Petersen classic U.S. collection in April 29-30 Siegel auction
By Charles Snee
The stellar three-generation collection of rare classic-era United States stamps formed by businessman Gary Petersen, his father and grandfather will be offered April 29-30 by Robert A. Siegel Auction Galleries in New York City.
Two sessions will be held each day of the sale, beginning at 10:30 a.m. and 1 p.m. Eastern Time. An 18 percent buyer’s premium will be added to winning bids.
Among the 549 lots to be offered are some of the rarest U.S. stamps in existence. In the introduction in the Siegel catalog for the sale, Charles W. Deaton provides a succinct review of Petersen’s journey as a collector. He also provides a helpful perspective on the scarcity of many of the stamps in the collection:
“There are 69 stamps in this collection of which fewer than 100 copies are known. There are 20 stamps of which a dozen or fewer copies are known. There are five stamps of which five or fewer copies are known, including the 3¢ B Grill (Scott 82), and the dollar-value State Department and Newspaper Special Printings. All of the major errors and inverted center stamps are here, including the three 1869 Pictorial Inverts, the 1901 Pan-American Inverts in singles and fabulous blocks of four of the 1¢ and 4¢, and the famous 1918 24¢ Inverted Jenny.”
Opening the sale are 14 lots of postmasters’ provisional stamps, including a handsome used example of the 1846 Millbury, Mass., 5¢ black on bluish paper (Scott 7X1). Only 18 examples of the Millbury postmaster’s provisional are recorded, according to Siegel.
A 1976 Philatelic Foundation certificate accompanies this stamp, which Siegel lists at the Scott Specialized Catalogue of United States Stamps and Covers value of $50,000.
One of the 10 recorded examples of the 1875 Continental Bank Note Co. special printing of the 5¢ bright blue Zachary Taylor (Scott 181) will be up for bids during the Petersen sale. Just nine of these stamps are available to collectors because one resides in the Miller collection owned by the New York Public Library.
The 1875 5¢ Taylor special printing, without gum as issued, on offer is described by Siegel as having “deep rich color on fresh bright paper” and complete intact perforations on all four sides.
The Philatelic Foundation expertized the stamp in 1983, 1990, 2002 and 2006, according to Siegel. The 2006 certificate assigned a grade of very fine 80 to the stamp.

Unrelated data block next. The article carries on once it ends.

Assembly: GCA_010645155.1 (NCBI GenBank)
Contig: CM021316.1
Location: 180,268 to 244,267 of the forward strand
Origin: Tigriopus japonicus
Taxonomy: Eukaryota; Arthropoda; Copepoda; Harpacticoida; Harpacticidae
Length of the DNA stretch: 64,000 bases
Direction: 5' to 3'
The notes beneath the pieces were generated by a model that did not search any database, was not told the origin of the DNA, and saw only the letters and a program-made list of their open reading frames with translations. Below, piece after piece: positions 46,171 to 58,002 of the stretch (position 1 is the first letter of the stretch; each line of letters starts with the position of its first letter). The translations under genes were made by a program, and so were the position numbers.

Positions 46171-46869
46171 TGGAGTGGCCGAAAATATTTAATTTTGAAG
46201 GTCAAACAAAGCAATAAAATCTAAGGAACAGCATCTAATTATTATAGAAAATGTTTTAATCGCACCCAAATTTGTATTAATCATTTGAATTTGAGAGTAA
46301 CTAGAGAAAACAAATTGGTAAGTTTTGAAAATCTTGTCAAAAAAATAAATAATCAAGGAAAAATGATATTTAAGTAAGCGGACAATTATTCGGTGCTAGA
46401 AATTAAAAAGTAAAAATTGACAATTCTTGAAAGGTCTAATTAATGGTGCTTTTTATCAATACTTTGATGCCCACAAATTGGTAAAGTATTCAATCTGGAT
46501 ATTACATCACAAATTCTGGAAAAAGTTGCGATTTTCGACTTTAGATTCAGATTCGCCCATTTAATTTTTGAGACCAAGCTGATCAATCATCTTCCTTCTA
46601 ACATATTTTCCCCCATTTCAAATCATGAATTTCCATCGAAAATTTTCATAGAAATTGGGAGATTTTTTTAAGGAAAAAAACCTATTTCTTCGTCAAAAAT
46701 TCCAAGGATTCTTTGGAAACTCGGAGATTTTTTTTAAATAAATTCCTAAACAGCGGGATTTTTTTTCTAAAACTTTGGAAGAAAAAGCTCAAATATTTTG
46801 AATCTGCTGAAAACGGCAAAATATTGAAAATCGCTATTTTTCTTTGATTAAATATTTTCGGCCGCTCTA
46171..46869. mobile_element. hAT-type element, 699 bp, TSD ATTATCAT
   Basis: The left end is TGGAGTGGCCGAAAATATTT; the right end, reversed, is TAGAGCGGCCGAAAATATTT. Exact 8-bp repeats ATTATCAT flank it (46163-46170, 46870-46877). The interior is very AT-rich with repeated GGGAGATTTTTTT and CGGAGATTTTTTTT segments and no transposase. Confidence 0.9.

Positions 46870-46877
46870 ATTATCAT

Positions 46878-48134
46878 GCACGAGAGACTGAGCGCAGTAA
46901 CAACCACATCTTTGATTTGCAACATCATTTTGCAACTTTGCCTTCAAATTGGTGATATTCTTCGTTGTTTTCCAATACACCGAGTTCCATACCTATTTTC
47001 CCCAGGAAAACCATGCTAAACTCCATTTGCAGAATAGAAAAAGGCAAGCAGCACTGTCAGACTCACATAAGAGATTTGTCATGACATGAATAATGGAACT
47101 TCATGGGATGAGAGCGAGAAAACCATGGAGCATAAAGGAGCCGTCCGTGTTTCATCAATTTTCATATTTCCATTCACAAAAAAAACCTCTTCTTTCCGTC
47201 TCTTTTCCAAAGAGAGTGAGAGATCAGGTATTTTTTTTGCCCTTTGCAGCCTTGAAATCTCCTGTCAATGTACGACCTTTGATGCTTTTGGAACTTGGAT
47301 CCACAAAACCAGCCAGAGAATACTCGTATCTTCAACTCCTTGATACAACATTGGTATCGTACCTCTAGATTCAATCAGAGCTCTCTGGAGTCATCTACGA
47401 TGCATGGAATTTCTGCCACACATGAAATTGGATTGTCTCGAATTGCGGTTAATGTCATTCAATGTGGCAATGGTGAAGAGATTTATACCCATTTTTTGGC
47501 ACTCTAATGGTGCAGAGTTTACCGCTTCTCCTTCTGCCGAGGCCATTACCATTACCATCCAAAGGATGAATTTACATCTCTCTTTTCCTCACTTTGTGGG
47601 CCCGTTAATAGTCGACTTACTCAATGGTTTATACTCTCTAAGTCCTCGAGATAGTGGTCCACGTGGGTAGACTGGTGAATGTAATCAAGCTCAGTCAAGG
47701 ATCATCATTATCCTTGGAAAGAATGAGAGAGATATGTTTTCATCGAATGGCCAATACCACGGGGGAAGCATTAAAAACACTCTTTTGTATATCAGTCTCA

In the lot description, Siegel states that there only four “sound and well-centered examples available to collectors,” including the stamp in the Petersen collection, which represents “a significant opportunity to add one of the rarest stamps in U.S. philately without compromising on condition.”
Siegel lists this 5¢ Taylor special printing at the Scott U.S. Specialized catalog value of $450,000. In a footnote, the Scott U.S. Specialized catalog states that 317 examples of Scott 181 were sold at the time of issue.
Among the 20th-century rarities to cross the auction block is a 1923 1¢ Benjamin Franklin printed from rotary press sheet waste (Scott 596), of which just 15 (all used) are recorded.
Ten of the 15 known examples, including the one in the Petersen sale, bear a “KANSAS CITY MO.” Bureau precancel. Overall, only one postally used and three precanceled examples are sound, according to Siegel.
Siegel cites the Scott U.S. Specialized catalog value of $200,000 for a Bureau precanceled example of Scott 596 in its description of this 1¢ Benjamin Franklin rotary press sheet waste stamp.
The 1918 24¢ Jenny Invert airmail error stamp (Scott C3a) in the Petersen collection is from position 36 (the sixth stamp in the fourth row) in the original pane of 100 that was purchased May 14, 1918, at a post office in Washington, D.C., by William T. Robey.
In the description of this Jenny Invert, Siegel notes that the stamp has original gum and a “single light hinge mark.” Siegel also draws attention to the exceptional freshness of the stamp’s paper and points out that Sidney A. Hessel “might have been the first person to acquire this position when the sheet was broken up by Eugene Klein in 1918.”
Petersen paid $388,125 (including the 15 percent buyer’s premium) for his example of this invert rarity during Siegel’s 2008 sale of the Perry Hansen collection of U.S. stamps and covers.
This Jenny Invert is accompanied by certificates of authenticity issued by the Philatelic Foundation in 1978, 1996, 2008 and 2016. The stamp has an impressive provenance, having graced the collections of Col. Edward H.R. Green, Hessel, Kenneth Wenger, “Windsor” and Hansen.
Siegel lists the stamp at the Scott U.S. Specialized catalog value of $450,000, which is for an unused example of Scott C3a in very fine condition.
Closing out the auction are a dozen lots of collection balances. One of these is a selection of early commemorative issues that includes unused 1893 Columbian, 1898 Trans-Mississippi and 1901 Pan-American Exposition stamps. Siegel notes that some of the stamps have small faults and disturbed gum.
Siegel is offering this commemorative collection balance with an estimate of $2,000 to $3,000. The total Scott catalog value exceeds $7,500, according to Siegel.
A single catalog has been prepared for the Petersen collection sale. Full details of the auction, including a downloadable version of the catalog and online bidding options, are available on the Siegel website.
For more information contact Robert A. Siegel Auction Galleries, 6 W. 48th St., Ninth Floor, New York, NY 10036.
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